Amalia, the titular character, is a teenage girl being raised in the same family-owned hotel where her mother Helena and uncle Freddy grew up. She'a member of a Catholic youth group that meets at the hotel. We witness a discussion on how to recognize when God makes a "calling", thus assigning a "mission". Amalia's best friend Josefina appears more interested in rumours that the seemingly devout group leader is having "premarital relations", which are highly discouraged. After the meeting, Amalia crosses the street to listen to a musician playing the theremin outside a music store. A man stands behind her and presses his groin against her buttocks. The stranger scuttles away when Amalia turns around. Amalia goes to her mother's room and lies next to her. She points to a pamphlet Helena holds and asks "Who is he?". Helena identifies the man as one of the doctors attending a medical conference at the hotel. Later on, Amalia tells Josefina:"I think I have a mission". She proceeds to track and spy on the perpetrator, now identified as Dr. Jano. She goes as far as placing herself immediately in front of Jano during a second theremin performance, with similar results.

    Jano is no stranger to Helena and Freddy. He used to vacation at the hotel decades ago. He remembers when Helena gave diving exhibitions. "We used to call you Esther Williams", he tells her.Freddy, who's ambivalent about calling his estranged kids, actually attended medical school with Jano, before dropping out. Jano begins to show a great deal of interest in Helena, who keeps refusing to take calls from her ex-husband and his new wife. Jano approaches Helena while she sunbathes, follows her into the elevator, and convinces other colleagues that she is the ideal person to play the patient in a role-playing exercise being organized. Jano calls his wife and attempts to dissuade her from coming to Rosario de la Frontera with their kids, as planned. He fails, and eventually Jano learns the persistent teen is Helena's daughter. Josefina, who hypocritically meets her cousin for sex on their grandmother's bed, betrays Amalia's confidence and tells her parents everything. The situation threatens to turn into a scandal.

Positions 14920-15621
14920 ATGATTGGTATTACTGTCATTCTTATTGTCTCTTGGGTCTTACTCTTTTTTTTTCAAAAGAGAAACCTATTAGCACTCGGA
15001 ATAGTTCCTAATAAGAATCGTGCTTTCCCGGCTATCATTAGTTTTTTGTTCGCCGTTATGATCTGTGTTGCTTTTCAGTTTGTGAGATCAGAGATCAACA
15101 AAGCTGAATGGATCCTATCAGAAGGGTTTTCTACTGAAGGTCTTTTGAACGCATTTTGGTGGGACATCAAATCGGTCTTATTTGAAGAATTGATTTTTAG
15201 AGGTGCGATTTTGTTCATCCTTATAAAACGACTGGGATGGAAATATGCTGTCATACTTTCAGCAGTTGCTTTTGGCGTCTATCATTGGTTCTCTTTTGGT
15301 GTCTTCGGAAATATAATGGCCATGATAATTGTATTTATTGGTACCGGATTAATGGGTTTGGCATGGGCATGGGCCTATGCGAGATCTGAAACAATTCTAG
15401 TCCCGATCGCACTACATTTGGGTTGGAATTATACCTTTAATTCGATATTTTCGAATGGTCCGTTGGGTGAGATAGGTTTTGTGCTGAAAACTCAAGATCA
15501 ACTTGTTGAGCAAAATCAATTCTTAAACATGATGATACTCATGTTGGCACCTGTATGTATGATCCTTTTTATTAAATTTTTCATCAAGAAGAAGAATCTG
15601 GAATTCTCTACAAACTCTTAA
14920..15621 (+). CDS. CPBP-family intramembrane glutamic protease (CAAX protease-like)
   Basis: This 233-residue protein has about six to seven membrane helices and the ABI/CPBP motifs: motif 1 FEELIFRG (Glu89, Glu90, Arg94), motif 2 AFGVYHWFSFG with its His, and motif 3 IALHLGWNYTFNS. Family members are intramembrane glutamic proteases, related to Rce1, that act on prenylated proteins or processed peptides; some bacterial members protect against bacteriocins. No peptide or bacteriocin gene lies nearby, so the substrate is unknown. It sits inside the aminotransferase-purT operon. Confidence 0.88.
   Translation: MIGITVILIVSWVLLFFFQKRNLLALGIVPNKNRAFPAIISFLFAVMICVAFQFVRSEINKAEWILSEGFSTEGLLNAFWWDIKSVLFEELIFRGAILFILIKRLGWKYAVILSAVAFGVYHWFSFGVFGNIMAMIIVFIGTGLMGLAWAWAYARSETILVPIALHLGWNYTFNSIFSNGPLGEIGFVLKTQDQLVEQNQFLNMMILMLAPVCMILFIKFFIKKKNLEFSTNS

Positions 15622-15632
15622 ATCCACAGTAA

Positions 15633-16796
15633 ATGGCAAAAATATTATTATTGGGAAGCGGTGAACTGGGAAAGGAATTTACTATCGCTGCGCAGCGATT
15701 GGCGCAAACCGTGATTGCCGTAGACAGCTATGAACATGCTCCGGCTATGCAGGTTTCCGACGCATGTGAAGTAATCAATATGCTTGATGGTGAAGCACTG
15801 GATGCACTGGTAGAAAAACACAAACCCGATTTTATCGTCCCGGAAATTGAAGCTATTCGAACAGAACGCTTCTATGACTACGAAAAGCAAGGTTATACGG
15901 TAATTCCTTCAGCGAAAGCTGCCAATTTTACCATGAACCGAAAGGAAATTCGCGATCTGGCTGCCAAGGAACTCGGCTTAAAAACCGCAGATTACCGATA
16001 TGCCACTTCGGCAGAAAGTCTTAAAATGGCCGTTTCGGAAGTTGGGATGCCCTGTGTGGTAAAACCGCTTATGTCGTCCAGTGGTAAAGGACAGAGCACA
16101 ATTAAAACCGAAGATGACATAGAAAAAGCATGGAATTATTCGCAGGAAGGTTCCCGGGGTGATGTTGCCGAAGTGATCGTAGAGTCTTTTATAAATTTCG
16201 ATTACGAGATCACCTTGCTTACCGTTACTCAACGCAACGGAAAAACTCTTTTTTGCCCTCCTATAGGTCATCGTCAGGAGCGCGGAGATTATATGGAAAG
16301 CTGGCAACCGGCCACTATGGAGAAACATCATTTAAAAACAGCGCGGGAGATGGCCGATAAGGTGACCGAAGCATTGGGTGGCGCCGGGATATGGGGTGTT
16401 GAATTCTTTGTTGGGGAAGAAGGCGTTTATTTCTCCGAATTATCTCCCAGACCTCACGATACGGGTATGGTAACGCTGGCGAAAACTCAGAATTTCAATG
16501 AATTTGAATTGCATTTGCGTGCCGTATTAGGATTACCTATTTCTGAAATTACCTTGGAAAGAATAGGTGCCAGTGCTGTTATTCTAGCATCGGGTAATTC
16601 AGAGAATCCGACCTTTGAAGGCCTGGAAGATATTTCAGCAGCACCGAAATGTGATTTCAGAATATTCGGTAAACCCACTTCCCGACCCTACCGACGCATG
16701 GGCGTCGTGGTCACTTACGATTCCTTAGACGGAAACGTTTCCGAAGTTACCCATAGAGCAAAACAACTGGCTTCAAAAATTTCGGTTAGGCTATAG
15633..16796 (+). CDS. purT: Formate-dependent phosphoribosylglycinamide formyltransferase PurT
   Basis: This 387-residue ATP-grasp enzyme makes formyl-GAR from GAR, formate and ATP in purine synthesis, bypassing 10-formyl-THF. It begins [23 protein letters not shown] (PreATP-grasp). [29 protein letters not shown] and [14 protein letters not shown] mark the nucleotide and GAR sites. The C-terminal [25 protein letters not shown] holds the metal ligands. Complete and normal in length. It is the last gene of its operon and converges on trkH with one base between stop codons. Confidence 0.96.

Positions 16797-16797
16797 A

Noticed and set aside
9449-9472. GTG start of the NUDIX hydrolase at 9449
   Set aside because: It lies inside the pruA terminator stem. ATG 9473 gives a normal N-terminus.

The Holy Girl becomes a compendium of missed or thwarted callings and misunderstood signals. In Martel's universe, beds take on great significance, not only places where people have sex and sleep, but meeting places where important events and meaningful exchanges transpire. The hotel, where medical conferences and group meetings take place, becomes an enclosed, neutral ground for a battle between science and religion. Inside Amalia's psyche, perhaps in ways Martel is unwilling to reveal with clarity, an uneasy and somewhat perplexing accomodation between sexual longings and divine aspirations.

    Lucrecia Martel's filmography evidence a unique, personal vision. A rare thing. With The Holy Girl, she comes even closer to the full realization of that vision than she did in the admirable debut.